PC giant Lenovo has updated its IBM-inherited Thinkvantage branded techno-logy in what it says is a bid to help reduce the cost of running a PC.
Aimed at the business market rather than consumers, Lenovo has included new rescue and recovery tools, and system and security updates.
Product manager Matt Huntington says his company has taken Thinkvantage and made it simpler and smarter.
“The aim is to cut down on help desk calls and allow people to work more productively. We really need to educate end-users as to what this technology suite is capable of, which is slightly difficult because it comes already loaded,” he says.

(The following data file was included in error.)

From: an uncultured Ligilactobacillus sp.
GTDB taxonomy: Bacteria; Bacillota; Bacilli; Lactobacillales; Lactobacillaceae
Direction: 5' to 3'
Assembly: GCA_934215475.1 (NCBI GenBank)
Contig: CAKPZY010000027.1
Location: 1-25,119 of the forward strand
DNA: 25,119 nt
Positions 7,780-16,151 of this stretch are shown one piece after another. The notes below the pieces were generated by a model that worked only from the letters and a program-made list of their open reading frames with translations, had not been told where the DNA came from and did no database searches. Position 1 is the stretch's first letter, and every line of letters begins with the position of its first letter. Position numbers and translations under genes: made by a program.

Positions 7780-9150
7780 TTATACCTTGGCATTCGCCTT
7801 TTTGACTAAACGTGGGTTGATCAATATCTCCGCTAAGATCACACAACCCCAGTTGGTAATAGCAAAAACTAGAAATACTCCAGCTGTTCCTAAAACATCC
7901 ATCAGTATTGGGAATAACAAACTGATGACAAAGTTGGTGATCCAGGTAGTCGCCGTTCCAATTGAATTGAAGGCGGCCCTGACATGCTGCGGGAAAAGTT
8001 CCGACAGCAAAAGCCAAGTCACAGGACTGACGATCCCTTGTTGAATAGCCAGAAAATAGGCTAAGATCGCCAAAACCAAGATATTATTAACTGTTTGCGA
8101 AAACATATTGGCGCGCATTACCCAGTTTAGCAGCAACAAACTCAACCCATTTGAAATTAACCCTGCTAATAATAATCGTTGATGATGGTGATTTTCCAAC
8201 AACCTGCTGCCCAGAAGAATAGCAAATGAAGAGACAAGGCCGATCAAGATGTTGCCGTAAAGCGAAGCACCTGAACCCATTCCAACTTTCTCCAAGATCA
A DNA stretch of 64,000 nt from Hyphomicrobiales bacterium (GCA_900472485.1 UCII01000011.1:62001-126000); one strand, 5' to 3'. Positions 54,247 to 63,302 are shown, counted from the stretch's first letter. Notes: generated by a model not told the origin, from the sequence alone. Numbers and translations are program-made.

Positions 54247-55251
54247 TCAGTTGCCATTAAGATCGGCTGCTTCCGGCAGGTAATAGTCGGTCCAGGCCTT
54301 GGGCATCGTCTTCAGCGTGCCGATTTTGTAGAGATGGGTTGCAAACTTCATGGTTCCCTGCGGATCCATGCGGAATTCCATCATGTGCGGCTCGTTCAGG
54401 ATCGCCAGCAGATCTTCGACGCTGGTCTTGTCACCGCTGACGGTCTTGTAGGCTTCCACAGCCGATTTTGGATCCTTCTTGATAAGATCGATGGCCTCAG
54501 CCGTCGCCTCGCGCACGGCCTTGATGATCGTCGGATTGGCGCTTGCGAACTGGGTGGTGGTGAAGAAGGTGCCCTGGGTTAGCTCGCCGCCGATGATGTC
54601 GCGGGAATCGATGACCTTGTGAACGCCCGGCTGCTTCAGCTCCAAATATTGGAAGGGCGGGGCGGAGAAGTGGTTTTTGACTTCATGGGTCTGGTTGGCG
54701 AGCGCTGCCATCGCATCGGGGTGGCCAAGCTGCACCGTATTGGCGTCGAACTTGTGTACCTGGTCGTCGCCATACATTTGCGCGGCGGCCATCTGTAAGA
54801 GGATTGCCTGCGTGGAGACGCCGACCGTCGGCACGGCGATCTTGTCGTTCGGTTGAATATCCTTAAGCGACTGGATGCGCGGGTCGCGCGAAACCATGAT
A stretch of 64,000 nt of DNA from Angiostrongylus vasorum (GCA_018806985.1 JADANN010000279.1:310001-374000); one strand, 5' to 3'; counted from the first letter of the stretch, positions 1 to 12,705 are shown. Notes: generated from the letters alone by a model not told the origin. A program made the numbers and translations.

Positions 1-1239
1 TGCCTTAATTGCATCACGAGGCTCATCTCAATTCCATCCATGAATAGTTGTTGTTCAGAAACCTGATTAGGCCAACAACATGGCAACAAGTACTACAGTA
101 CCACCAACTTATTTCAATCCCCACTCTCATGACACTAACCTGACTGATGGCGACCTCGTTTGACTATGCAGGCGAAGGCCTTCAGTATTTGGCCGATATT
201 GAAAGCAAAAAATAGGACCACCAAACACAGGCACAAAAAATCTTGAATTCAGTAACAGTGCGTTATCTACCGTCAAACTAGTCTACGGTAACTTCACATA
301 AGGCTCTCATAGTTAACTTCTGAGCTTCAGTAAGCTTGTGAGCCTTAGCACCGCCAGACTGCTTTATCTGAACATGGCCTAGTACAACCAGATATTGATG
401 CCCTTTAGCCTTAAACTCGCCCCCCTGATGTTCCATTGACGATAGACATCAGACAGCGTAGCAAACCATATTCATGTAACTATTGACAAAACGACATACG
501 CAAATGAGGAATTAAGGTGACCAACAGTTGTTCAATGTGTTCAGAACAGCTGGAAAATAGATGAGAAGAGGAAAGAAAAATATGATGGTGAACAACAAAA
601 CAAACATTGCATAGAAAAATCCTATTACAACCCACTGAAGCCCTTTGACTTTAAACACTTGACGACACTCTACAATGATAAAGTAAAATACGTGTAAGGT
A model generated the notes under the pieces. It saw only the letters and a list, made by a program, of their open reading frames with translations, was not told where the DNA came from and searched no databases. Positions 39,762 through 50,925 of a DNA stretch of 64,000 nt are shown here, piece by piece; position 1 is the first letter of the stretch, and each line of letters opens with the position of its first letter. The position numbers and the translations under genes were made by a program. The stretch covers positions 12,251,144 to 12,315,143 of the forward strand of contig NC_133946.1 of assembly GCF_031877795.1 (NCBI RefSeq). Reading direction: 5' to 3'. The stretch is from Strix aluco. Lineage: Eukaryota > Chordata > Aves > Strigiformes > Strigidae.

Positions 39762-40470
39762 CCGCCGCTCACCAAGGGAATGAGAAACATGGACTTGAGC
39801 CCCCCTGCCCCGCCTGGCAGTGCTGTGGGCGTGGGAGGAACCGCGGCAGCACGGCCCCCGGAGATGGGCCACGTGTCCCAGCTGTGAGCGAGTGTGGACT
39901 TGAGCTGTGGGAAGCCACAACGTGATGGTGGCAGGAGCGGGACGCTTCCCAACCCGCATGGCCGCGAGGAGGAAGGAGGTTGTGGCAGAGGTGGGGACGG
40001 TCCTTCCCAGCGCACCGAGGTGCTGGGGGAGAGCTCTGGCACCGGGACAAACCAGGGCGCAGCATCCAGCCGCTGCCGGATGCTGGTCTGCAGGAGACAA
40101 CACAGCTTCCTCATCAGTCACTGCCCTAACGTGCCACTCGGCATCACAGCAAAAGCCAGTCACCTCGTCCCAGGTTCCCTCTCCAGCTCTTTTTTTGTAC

Although Lenovo’s deal with IBM was signed off in May, it is still required to keep Big Blue’s logo on its Thinkpad notebooks and Thinkcentre PCs for five years. After 18 months it can start shrinking the IBM logo, ultimately replacing it with the Lenovo brand.
“You still have the blue button on the keyboard but now it will say Thinkvantage rather than IBM. Lenovo will continue to tweak the techno-logy,” says Huntington.
He says Lenovo is 100% committed to being competitive and believes Thinkpad prices have come down in price to match rival products.
“At this stage price points are about equal and the loaded tools are an added bonus. Lenovo’s focus is on helping the channel to recognise this is true value-add.” He points out that Thinkvantage technology is perfectly suited to small businesses, as it doesn’t need a dedicated IT manager.
At the same time Lenovo has launched its LANDesk management suite for Thinkvantage — basically a centralised management hub for PC productivity tools. Pitched at IT managers, LANdesk monitors software licences and distribution, inventory and image creation.